Thousands of Syrians braved the freezing cold at Turkey's border Saturday after fleeing a regime assault that threatens a new humanitarian disaster, as Damascus warned Riyadh and Ankara not to send in troops.
The government said any uninvited foreign soldiers who enter Syria would go home "in a wooden coffin", following reports that Saudi Arabia and Turkey, which support rebel forces, could deploy troops.
Tens of thousands of people have fled fierce fighting as government forces backed by Russian air strikes advanced this week against rebels, severing the opposition's main supply route into the northern metropolis of Aleppo.
Turkey's Oncupinar border crossing, which faces Bab al-Salama inside Syria, remained closed Saturday, an AFP correspondent said.
The United Nations said some 20,000 people had gathered at Bab al-Salama but the governor of Turkey's Kilis border province, Suleyman Tapsiz, said at least 70,000 may head for the frontier.
Tapsiz said the displaced were being accommodated in eight camps on the Syrian side and that Turkey -- already home to between 2-2.5 million Syrians -- is also able to take care of 30-35,000 refugees inside Syria.
Turkish Foreign Minister Mevlut Cavusoglu said his country would keep its "open border policy" for Syrian refugees.
"We still keep this open border policy for these people fleeing from the aggression, from the regime as well as air strikes of Russia," he said.
"We have received already 5,000 of them; another 50,000 to 55,000 are on their way and we cannot leave them there."
According to the Britain-based Syrian Observatory for Human Rights, around 40,000 Syrian civilians have fled the regime offensive.
"Thousands have been sleeping in the open, in fields and on roads," on the border and in the nearby Syrian city of Azaz, said Mamun al-Khatib, director of the Aleppo-based pro-rebel Shahba Press news agency.
"And because the main rebel supply route between Aleppo and Turkey has been cut, the price of oil, foodstuffs and baby milk has shot up in the north of Aleppo province," he added.
The Observatory said 435 people have been killed since the regime offensive began on Monday, including 71 civilians, most of whom had died in Russian air strikes.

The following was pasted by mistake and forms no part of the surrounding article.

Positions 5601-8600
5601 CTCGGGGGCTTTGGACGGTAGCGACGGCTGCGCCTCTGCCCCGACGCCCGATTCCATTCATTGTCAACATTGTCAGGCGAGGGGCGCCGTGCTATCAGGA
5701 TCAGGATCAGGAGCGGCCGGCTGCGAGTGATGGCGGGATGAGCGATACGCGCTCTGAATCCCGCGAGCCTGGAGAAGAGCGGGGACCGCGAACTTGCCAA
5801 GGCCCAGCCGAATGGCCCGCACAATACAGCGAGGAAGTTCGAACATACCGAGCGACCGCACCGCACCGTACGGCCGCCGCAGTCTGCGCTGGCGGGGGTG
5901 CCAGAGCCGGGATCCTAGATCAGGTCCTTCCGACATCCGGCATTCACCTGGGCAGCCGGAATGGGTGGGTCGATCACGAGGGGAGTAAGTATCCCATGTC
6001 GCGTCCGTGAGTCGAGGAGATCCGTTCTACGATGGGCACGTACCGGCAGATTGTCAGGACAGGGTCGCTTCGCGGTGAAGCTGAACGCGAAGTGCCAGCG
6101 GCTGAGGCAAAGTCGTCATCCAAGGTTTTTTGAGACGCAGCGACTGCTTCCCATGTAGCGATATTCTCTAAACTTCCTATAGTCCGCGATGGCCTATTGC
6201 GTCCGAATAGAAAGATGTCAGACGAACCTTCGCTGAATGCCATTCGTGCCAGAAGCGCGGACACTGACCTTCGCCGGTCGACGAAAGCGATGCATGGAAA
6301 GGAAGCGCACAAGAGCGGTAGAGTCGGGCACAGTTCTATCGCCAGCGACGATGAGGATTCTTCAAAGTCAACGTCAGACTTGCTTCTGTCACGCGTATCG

Also killed were 124 regime forces, 90 jihadists from Al-Qaeda's Syria affiliate Al-Nusra Front and 150 other rebels, it said.
Riyadh on Thursday said it would "contribute positively" if the US-led coalition against the Islamic State (IS) jihadist group in Syria decides on ground action.
Russia, key ally of the Damascus government, accused Turkey of "preparations for an armed invasion" of Syria, a claim that Ankara dismissed.
Syria's Foreign Minister Walid Muallem issued a stiff warning against any such move.
"Any ground intervention on Syrian territory without government authorisation would amount to an aggression that must be resisted," he said.
"Let no one think they can attack Syria or violate its sovereignty because I assure you any aggressor will return to their country in a wooden coffin, whether they be Saudis or Turks," he added.
Muallem also warned that fighting could only end "if IS, Al-Nusra and (other) Al-Qaeda-linked groups are defeated".
The head of the elite Revolutionary Guards of Iran, another key Syrian regime ally, mockingly said Saudi Arabia wouldn't dare send in ground forces.
"I don't think they would dare do that... If they do, they will inflict a coup de grace on themselves," said Major General Ali Jafari said.
Turkey last faced such an influx in 2014 when 200,000 refugees fled the Syrian Kurdish town of Kobane over three days as IS and Kurdish fighters battled to control it.
Trucks were seen on Friday carrying tent parts to the refugee camp near the border gate on the Turkish side, and at least four more were seen returning to Turkey after delivering food in Syria.
A Red Cross spokesman told AFP that efforts were under way to deliver aid to northern Aleppo but warned that "access is difficult".
Aleppo city, Syria's former economic powerhouse, has been divided between opposition control in the east and regime control in the west since mid-2012.
Syria's army has recaptured several key rebel towns in Latakia province and advanced in Aleppo and Daraa since Russia began air strikes on September 30 in support of President Bashar al-Assad.
Western nations have accused Damascus of sabotaging UN-backed peace talks that collapsed this week with its military offensive, and Washington has demanded Moscow halt its air war.
On Saturday, the powerful Ahrar al-Sham rebel group said it was pulling out of the Geneva talks in protest at the regime's Aleppo offensive.
Top diplomats from countries trying to resolve the conflict are set to meet again next week after UN envoy Staffan de Mistura suspended the floundering Geneva negotiations until February 25.
More than 260,000 people have been killed in Syria's conflict and more than half the population has been displaced.